Now I have mentioned freedom to express your thoughts, but I caution you that your thoughts and expressions must meet competition in the market place of thought, and in that competition truth will emerge triumphant. Only error needs to fear freedom of expression. Seek truth in all fields, and in that search you will need at least three virtues; courage, zest, and modesty. The ancients put that thought in the form of a prayer. They said, ‘From the cowardice that shrinks from new truth, from the laziness that is content with half truth, from the arrogance that thinks it has all truth—O God of truth deliver us’.
Galileo Galilei was born on this day, February 15th in 1564. Albert Einstein called him the Father of Modern Science. Though famous for his scientific achievements in astronomy, mathematics, and physics, and infamous for his controversy with the church he was, in fact, a devout Christian who saw not a divorce of religion and science but only a healthy marriage: “God is known by nature in his works, and by doctrine in his revealed word.”
When science and religion fight, it’s an unnecessary war. It was Christ who said that truth would make us free, and the truth is never threatened by investigation. Shine a light on truth and it only shines brighter. Lean hard on truth and it only stands firmer. All true things fit together, and all truth is God’s truth.
The proper response to discovery is humility and wonder. It should not surprise us that God is great. How big would He be if we could wrap our minds around Him?
D i g D e e p e r
Art: The Passage Boat by Aelbert Cuyp , 1650
A ‘passage boat’ is an old-fashioned word for a ferry: this one is probably the regular passenger service between Dordrecht and Rotterdam, part of the network of waterborne public transport which was such a remarkable feature of life in seventeenth-century Holland. This vessel is a pleyt – a single-mast, sprit-rigged, shallow draught, broad-hulled tub, very similar to a smalschip – adapted to carry large numbers of passengers slowly in calm inland waters. The two pleyten here are made to look as if successive views of the same vessel and show how the sail is lowered as the boat drifts towards the jetty. A drummer announces the arrival of the service and a man fends off with a bargepole. This is a remarkably large scale image of a boat, but there is nothing remarkable about the boat itself or the function it is performing. There are some burghers aboard the pleyt and the rowing-boat but no obvious dignitary; there are many ships in the background but nothing to suggest that this is a review of the Dutch fleet. What we see here is literally a daily occurrence. The drama of presentation here does not just depend upon the isolation of the ferry and its scale. The water-skimming viewpoint means that the hull stands out against the horizon, which glows like a halo as the setting sun catches the mist coming off the sea; it also pushes the mast up into the clouds. These clouds are shaped rather like those in Rembrandt’s Three Trees (British Museum) to suggest the forms of angels or zephyrs surrounding the light of the sky. Hoogstraten later advises artists to ‘Observe the lovely gliding of the clouds, and how their drift and shapes are related to one another, because the eye of the artist must always recognise things by their essence while the common folk see only weird shapes.’ ‘Peopled clouds’ were familiar from allegorical prints, like that depicting the Dutch ‘ship of state’, produced in 1620 to celebrate the Synod of Dordrecht (1618-9) and showing the Stadholder, Prince Maurice of Orange, at the tiller, surrounded by the Seven Provinces, lit from the sky by a figure of Truth holding the States Bible, while the Pope drowns. This Passage Boat appears too ordinary to be a ‘ship of state’, yet the image carries the same visionary enthusiasm. This is probably intended to be a more private allegory of salvation of the type which a spiritual person reads in the ordinary fabric of the world. It would certainly be unlikely for a contemporary viewer to look at this boat without noticing that the mast and sprit-pole make a cross. Signed on the rudder A. cüyp (Text adapted from Dutch Landscapes, London, 2010)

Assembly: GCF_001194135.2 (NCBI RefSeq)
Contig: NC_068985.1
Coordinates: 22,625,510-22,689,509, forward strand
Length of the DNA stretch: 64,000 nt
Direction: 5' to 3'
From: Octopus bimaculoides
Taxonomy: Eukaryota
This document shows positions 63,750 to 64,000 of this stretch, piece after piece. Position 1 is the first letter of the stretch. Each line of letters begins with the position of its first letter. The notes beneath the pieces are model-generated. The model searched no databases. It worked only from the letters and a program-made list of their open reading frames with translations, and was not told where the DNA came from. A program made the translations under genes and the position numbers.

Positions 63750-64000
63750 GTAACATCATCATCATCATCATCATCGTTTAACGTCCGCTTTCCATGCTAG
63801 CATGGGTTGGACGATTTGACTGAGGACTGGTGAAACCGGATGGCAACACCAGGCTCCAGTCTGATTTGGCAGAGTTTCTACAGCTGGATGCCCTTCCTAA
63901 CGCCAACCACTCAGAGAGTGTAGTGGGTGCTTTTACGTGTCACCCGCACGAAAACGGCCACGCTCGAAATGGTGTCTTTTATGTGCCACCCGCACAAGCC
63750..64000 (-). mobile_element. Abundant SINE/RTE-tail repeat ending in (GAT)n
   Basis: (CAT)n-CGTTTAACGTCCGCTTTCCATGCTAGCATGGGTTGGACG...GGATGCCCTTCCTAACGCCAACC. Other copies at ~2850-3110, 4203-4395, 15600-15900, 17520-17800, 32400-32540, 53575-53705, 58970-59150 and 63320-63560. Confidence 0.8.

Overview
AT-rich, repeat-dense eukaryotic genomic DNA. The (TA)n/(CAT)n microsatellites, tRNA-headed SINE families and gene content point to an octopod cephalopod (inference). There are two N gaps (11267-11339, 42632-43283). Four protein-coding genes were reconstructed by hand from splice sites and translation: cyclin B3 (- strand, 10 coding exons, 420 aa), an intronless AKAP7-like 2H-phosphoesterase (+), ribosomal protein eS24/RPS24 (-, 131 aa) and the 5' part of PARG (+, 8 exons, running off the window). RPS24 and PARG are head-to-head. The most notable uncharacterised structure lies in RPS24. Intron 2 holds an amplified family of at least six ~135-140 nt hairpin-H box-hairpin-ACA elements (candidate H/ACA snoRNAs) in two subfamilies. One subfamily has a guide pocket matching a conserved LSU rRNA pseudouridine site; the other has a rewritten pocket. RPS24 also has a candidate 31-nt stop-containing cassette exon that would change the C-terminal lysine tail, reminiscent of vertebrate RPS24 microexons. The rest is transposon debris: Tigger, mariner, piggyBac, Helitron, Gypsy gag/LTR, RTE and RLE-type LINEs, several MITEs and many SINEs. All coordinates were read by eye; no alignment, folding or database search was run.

The Galileo Affair